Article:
In March, we had a pandemic in Portland.
People started craving Bosnian food. I think I saw someone try to pay with a marka. I could swear I heard one dude say zdravo instead of hello.
The diagnosis: Nurk Fever.
Jusuf Nurkić was perfect from the field in his first game with us (not bad) — and I could tell, right then, that our fans were all-in on him. Almost immediately, he was a force in the middle: 18 and 12 against the Thunder, 28 and 20 against the Sixers, and 21 and 13 against the Heat. It wasn’t long before Nurk Fever (his words, not mine) was sweeping the city.
And on March 28, in a game against the Denver Nuggets, Nurk Fever inside the Moda Center reached its peak.
Our season was on the line: Win, and we’d hold the tiebreaker over them for the eighth and final playoff spot in the West; lose, and we could probably kiss our postseason hopes goodbye. But there were other stakes, too. The Nuggets were Nurk’s old team.
I could tell that Nurk was locked in. We were thinking playoffs. He was thinking payback.
He got it, and then some. Thirty-three points. Fifteen rebounds. Two blocks. Some real old school Shaq-like dominance. And right on time.
The entire game, the crowd was just losing it. The playoffs weren’t for another month, but man … if you’d tuned into that game, at any random time — you would’ve thought it was Game 7 of the Finals.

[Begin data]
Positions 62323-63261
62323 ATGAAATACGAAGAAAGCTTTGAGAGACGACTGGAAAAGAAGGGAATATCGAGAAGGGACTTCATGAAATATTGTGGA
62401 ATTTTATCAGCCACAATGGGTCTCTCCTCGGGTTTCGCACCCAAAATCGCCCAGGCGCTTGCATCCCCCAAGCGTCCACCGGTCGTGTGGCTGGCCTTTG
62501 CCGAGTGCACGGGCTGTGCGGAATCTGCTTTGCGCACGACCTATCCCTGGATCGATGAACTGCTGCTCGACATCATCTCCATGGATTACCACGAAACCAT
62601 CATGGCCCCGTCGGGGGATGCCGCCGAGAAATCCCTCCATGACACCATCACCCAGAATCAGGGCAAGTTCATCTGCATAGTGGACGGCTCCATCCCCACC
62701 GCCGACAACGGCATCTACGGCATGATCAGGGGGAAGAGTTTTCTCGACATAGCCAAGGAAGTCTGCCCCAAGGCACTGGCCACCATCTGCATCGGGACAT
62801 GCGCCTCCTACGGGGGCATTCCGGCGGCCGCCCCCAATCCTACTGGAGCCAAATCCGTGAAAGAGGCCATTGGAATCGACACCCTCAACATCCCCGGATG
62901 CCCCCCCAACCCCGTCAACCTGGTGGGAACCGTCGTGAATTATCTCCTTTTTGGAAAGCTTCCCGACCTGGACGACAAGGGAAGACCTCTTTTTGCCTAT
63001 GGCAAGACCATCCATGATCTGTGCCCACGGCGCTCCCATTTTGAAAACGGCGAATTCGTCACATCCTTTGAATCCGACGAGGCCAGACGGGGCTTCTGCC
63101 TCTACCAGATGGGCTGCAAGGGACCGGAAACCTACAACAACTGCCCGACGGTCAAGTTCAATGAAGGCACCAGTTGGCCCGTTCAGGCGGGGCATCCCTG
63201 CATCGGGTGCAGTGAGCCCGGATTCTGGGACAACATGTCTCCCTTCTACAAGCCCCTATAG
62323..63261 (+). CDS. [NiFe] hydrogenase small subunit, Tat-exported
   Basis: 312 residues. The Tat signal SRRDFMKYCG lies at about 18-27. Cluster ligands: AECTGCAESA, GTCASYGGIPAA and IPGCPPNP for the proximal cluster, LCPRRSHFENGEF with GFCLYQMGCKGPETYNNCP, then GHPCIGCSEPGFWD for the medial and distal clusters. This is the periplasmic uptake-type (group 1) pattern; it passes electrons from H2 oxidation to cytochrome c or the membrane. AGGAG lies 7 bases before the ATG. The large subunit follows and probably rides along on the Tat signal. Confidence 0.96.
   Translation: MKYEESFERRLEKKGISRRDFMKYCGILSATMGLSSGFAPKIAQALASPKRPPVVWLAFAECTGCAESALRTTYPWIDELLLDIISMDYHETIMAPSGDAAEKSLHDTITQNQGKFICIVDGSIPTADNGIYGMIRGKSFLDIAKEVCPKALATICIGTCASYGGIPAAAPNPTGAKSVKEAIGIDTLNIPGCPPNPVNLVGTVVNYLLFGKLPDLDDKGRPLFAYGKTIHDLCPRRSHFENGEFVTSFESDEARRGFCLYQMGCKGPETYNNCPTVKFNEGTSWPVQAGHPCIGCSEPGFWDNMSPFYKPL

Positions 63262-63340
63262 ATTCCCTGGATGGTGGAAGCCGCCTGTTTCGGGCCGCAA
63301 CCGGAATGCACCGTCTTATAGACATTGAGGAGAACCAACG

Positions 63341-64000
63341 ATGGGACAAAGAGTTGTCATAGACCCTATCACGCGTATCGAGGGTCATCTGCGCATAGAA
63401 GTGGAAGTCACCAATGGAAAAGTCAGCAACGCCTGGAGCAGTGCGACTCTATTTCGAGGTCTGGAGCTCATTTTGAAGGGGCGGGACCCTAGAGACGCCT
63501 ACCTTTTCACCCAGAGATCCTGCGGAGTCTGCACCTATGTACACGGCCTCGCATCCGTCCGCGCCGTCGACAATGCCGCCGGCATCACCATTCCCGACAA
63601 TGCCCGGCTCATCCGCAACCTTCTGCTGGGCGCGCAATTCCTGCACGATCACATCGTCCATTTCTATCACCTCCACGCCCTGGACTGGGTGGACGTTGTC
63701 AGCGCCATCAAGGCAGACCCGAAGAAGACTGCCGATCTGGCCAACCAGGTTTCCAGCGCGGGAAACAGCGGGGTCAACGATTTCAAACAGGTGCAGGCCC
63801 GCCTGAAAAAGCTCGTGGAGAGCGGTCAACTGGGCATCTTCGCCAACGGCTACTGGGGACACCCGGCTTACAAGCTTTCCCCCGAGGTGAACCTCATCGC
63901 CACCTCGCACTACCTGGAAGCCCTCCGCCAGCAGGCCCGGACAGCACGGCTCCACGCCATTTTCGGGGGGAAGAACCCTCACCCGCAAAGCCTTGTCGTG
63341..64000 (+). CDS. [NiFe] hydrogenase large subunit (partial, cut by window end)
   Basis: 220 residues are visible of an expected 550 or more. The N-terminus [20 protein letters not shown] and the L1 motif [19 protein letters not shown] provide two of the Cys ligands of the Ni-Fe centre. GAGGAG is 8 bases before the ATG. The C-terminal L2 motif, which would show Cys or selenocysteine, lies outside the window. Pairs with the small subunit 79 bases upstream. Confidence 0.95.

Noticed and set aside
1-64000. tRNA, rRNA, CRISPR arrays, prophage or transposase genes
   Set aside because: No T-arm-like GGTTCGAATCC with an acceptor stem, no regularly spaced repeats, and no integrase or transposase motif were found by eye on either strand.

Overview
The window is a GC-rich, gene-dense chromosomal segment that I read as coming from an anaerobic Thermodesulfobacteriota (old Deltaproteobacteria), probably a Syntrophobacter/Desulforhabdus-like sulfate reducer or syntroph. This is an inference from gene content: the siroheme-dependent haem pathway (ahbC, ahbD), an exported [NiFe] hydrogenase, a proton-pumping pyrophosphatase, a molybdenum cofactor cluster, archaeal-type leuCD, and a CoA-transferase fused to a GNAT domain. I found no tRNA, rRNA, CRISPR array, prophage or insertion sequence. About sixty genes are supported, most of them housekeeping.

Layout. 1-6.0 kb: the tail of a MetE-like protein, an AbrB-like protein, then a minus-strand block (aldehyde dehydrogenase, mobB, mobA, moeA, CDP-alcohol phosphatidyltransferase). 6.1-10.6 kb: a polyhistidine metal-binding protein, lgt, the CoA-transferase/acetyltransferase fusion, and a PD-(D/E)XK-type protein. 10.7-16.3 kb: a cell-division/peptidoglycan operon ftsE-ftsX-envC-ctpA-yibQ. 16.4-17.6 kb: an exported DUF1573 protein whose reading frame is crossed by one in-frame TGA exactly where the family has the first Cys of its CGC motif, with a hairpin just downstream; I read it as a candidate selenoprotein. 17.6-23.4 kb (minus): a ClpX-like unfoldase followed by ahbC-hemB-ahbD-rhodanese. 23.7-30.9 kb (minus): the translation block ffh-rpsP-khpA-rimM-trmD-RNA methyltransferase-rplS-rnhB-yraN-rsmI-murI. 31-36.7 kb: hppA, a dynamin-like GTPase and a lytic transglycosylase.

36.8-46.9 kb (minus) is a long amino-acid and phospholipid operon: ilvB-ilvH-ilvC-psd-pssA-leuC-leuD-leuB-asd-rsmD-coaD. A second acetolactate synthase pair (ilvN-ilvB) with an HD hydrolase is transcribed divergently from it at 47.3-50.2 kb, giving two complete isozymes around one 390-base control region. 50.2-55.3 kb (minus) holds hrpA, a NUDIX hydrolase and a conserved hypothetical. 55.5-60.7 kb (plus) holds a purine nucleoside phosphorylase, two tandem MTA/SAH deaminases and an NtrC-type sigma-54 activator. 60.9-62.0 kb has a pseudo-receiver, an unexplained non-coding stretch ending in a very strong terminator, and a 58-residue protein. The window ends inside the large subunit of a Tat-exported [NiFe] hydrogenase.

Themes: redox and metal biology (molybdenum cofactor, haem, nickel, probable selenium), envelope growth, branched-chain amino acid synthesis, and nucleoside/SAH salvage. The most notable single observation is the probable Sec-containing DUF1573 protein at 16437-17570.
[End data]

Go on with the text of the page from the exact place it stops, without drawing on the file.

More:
Yeah, that’s right: It was a Game 7 atmosphere. Or, as we like to call it in Portland….
A home game.
Portland basketball fans are the best basketball fans in the world. Period.
Other fans arrive a quarter late for games. Blazers fans regularly show up an hour before tip.
Other fans get antsy when their team’s offense struggles to score for a few possessions. Blazers fans give us standing ovations, like they’re trying to will their energy into us.
Other fans might stop coming to games when their teams fall in the standings. Blazers fans just pack the house even more.
Like — we don’t have those bandwagon hoops fans in Portland. We don’t have those bougie, not-into-it, wouldn’t-be-caught-dead-in-the-free-t-shirt hoops fans in Portland. We’ve got those pinwheel-tattooed, bleeding-red-and-black, still-rocking-that-Walton-jersey, ride-or-die, realer-than-real hoops fans in Portland. The love is real. The support is real.
And the impact is real.
Which is why, when we fell to 24–35 late in February, and our season was on the brink, there wasn’t a sense of panic. We didn’t pay attention to the people calling last year a fluke. We didn’t listen to the trade rumors or to the experts wondering if we should tank and blow the whole thing up. And we definitely didn’t listen to the analysts saying that we had no shot at the playoffs. We knew that we still had one ace up our sleeve: We were coming home.
And by that, I mean: While some people looked at our record and saw 24–35 … we looked at it and saw something else: a lot of home games left. Fourteen out of our last 23 games were going to be at our own place.
We just knew … with so many games left at the Moda Center, and so many opportunities to play in front of the best fans in the NBA, and to feed off of their energy … that we still had a chance. Despite our bad record, and despite Denver’s lead, our talent and homecourt advantage meant that we weren’t down for the count. We just needed to play our game — and we needed Blazers fans to bring it.
And you know what, Blazers fans: You did just that.